Old stone ruins
The old stone ruins that dot the landscape are intriguing to explore.
The straw floors are now compressed into hardened slabs from years of wear, old chimneys still stand with piles of crumbling stone lying in rubble around it and ruins of entire villages are now part of single farming properties.
The current owners would either leave the ruins as they were to form part of the landscape or spend their weekends restoring many of the old buildings to liveable standard.
Drive along the road to Binda, where several stone buildings built in the 1800’s are still standing including the Anglican Rectory, Store and Post Office, Old Mill and Funny Hill Sheep station.
The Binda picnic races are held in true picnic style in March each year at Funny Hill, and have been running since 1848. The St James church in Binda is built in Gothic Revival early English Style and constructed of bluestone and quartzite with dressed sandstone sills.
For a look inside the church, the key can be found at the Binda Store. It is a quaint and friendly country practice common throughout the area.
Gold and sapphires
People still come to the area to fossick for gold and sapphires in the sparkling streams as a fun thing to do on a weekend.
At Tuena, gold panning equipment is available for hire from the store and fossicking guides can be arranged through the local pub.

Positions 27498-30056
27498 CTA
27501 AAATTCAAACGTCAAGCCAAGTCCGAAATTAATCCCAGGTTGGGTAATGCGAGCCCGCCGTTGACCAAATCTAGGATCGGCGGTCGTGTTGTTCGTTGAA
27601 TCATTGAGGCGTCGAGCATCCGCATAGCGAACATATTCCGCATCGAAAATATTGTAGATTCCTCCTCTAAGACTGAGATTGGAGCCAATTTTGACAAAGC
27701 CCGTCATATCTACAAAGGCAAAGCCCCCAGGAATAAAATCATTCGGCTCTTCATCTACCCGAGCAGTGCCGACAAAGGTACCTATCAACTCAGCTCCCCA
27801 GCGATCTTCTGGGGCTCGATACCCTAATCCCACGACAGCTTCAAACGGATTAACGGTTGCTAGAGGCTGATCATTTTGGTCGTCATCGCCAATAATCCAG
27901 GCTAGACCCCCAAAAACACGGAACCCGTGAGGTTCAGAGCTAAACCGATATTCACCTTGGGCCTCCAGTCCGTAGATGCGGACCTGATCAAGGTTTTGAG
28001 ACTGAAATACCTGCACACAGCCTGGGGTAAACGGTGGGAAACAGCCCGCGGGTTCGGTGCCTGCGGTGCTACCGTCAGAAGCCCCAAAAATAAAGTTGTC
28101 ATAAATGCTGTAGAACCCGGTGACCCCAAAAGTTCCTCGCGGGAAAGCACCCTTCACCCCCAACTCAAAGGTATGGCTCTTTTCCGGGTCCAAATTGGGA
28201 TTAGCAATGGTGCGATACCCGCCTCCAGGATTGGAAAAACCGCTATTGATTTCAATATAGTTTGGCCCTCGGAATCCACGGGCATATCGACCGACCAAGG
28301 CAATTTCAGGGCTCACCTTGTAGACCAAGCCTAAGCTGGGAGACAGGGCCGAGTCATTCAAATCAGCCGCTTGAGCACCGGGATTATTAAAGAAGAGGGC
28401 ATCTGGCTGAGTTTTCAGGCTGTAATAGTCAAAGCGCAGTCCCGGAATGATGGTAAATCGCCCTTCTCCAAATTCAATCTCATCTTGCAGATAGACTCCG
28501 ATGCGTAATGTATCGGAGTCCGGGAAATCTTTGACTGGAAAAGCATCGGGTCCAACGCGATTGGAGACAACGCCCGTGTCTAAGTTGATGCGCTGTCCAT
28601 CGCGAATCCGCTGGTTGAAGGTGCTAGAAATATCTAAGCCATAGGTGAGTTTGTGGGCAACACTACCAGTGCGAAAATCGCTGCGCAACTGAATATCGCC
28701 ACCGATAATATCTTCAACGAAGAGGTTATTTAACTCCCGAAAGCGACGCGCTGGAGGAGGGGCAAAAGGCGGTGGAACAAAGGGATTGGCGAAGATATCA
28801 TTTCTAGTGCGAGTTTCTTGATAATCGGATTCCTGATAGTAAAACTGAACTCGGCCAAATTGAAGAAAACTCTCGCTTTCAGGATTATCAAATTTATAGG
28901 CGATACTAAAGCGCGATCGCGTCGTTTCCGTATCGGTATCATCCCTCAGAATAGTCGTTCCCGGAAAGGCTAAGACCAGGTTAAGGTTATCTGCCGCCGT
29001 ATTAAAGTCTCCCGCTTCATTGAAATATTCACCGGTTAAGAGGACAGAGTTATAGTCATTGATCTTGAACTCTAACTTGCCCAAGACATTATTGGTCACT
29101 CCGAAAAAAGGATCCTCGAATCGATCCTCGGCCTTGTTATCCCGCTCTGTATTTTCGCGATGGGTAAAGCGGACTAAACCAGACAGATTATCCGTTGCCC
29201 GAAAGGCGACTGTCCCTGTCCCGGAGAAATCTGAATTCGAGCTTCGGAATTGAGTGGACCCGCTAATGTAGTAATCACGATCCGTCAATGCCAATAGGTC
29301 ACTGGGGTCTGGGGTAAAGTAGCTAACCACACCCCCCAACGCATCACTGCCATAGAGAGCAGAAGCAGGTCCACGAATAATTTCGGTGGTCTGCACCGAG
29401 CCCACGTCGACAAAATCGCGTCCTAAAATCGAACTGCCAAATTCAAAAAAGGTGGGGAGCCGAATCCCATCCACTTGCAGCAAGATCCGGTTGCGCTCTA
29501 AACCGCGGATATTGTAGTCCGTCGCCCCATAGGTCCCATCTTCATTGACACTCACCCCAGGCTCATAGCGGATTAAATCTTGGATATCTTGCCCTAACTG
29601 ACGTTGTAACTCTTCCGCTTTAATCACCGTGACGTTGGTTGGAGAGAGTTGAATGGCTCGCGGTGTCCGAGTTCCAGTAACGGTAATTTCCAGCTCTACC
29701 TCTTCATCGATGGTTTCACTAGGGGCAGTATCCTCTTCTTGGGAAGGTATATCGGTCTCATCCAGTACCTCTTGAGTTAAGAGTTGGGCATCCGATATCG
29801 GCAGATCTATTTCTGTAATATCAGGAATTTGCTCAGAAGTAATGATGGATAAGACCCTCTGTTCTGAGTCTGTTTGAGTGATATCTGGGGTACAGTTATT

While tourism is not aggressively promoted throughout the area, it is surprising to find visitors from as far away and varied places such as Canada and Japan have managed to find out about the Southern Tablelands through word of mouth and tried their luck at fossicking in this quiet peaceful area.
With its cool bracing climate, gardens in the area are spectacular. Fabulous displays of bulbs in spring, and glorious colour changes in the trees during autumn, light the whole district ablaze with colour.
At the enormous Pejar dam, fishermen stand by the banks with their fishing rod cast in the blue calm water.
Many of the other clear cold rivers and streams are great for trout fishing as local fishing clubs restock rivers with brown and rainbow trout fingerlings each year.
There are professional fly fishing schools for beginners available on weekends and guided fishing tours for more experienced fisherman.
As dusk falls, the sky is washed in a palette of mauve and violet shades.
A kangaroo hops along the dirt road; it stops and blinks blinded for a moment by the car’s lights and then bounds away to the safety of the woods.
A whole family of smaller wallabies sit in a paddock watching the show. Further along the road, back on the bitumen, swerve to miss a wombat its low round body swaggering across the road in a slow lazy gait. It’s an appropriate description of the area today, slow and relaxed.
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2.5 hours from Sydney. Drive to Goulburn along the Hume Highway, at Goulburn take the Crookwell turn off.
Crookwell Information Centre. Tel: +612 4832 1988.